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Sandtex for interior

(6 Posts)
aylsham Mon 24-Oct-11 17:31:06

Hi, we live in a stone (granite) farmhouse and I have the kitchen painted white (with F & B Bone units/cupboards and antique pine dresser, butcher's block). So quite happy to stay with white white rather than a shaded white (never in other rooms). Some of the paint on one wall has flaked - where many moons ago it would have ben an exterior wall. We think the ordinary white matt emulsion wasn't getting a key on this wall (kitchen painted 3 years ago). OH has just tried some Sandtex exterior (not the one with bits in) as an experiment and it looks good. I'm thinking it would be much more dog-proof/easier to keep clean than an ordinary emulsion so thinking of doing all the kitchen walls in it. Is there a reason why it can't be used inside the house as it's stone, just like the outside masonry Sandtex was intended for. Any views/knowledge welcome. Thanks

PigletJohn Mon 24-Oct-11 18:08:42

if it was painted 40 years ago or more, it might have distemper on the plaster. This does not accept paint well and causes flaking. (it is made of ground chalk mixed with a glue from boiled-up horses hooves). As it sounds like you have an old house that is a possible cause. It tends to be greyish-white and have old drips and runs in it. It washes off in hot water but not in cold.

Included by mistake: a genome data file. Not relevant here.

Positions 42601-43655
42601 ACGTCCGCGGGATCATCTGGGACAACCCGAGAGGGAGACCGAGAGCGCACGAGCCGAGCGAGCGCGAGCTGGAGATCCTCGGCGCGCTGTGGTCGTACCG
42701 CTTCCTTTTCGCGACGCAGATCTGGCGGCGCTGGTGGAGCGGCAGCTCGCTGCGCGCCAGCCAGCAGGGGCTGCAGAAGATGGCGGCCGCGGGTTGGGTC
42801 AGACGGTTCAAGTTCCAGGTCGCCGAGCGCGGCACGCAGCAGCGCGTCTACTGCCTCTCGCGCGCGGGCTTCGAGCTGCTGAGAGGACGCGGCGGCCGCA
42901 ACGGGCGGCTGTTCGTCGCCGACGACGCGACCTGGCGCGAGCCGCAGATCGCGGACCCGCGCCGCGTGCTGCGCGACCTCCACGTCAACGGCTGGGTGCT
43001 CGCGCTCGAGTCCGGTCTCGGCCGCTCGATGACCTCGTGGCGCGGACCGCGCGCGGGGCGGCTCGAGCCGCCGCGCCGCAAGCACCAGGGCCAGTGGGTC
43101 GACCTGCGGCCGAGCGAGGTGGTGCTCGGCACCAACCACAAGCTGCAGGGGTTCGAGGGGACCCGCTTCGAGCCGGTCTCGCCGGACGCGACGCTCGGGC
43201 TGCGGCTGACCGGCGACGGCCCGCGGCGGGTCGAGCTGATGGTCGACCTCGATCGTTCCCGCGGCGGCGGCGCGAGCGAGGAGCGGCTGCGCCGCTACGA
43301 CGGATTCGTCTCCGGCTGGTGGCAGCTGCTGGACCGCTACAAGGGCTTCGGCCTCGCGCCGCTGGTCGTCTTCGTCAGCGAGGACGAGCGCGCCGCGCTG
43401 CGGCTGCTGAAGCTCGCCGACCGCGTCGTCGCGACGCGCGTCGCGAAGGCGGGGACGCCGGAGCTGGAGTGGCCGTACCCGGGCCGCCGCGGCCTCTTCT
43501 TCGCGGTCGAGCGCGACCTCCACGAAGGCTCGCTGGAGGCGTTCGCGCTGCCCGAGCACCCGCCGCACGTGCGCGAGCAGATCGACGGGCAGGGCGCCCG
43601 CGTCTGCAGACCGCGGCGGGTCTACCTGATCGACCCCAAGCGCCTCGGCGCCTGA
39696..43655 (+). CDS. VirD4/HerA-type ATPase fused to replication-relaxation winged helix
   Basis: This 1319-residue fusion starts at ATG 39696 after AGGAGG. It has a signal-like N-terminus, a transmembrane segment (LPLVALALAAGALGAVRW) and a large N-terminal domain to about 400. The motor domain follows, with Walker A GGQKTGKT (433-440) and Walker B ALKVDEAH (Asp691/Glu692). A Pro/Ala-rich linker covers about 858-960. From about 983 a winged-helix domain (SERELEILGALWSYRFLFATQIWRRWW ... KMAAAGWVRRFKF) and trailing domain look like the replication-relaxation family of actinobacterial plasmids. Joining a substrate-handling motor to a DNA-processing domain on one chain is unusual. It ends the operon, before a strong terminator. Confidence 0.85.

I've used masonry paint in the garage as it is hard-wearing and withstands being washed down with water.

PigletJohn Mon 24-Oct-11 18:10:43

p.s. if the wall was formerly painted in silk emusion, matt will not stick to it reliably unless rubbed flat, that is another possible cause. Yet another is that kitchens tend to have a film of greasy dirt on all surfaces from the fried bacon and roast beef smoke.

aylsham Mon 24-Oct-11 19:03:47

No PJ, there was no distemper nor Silk finish. But your response is helpful. Are you saying there's no reason why you can't put it on interior walls - is it just because it's expensive that people don't generally do it? thanks

PigletJohn Tue 25-Oct-11 00:04:01

I don't know any reason not to use it, except it works out expensive and goes on thick. As you say, it is easy to wash clean. There are not many colours, but the available colour range changs every few years (except white).

It is helpful, (on bare brick, concrete or plaster) to thin the first one or two coats so that they sink into the surface. This is called a Mist Coat and kills the suction of an absorbent surface. You will know you have done it when the wall no longer sucks the moisture from your brush. This mist coating causes the finish paint to adhere well to the wall.

aylsham Tue 25-Oct-11 10:12:11

Thanks PJ. That's very helpful - all passed on to the my painter/decorator (otherwise known as OH or Director of Infrastructure!!!!!!).

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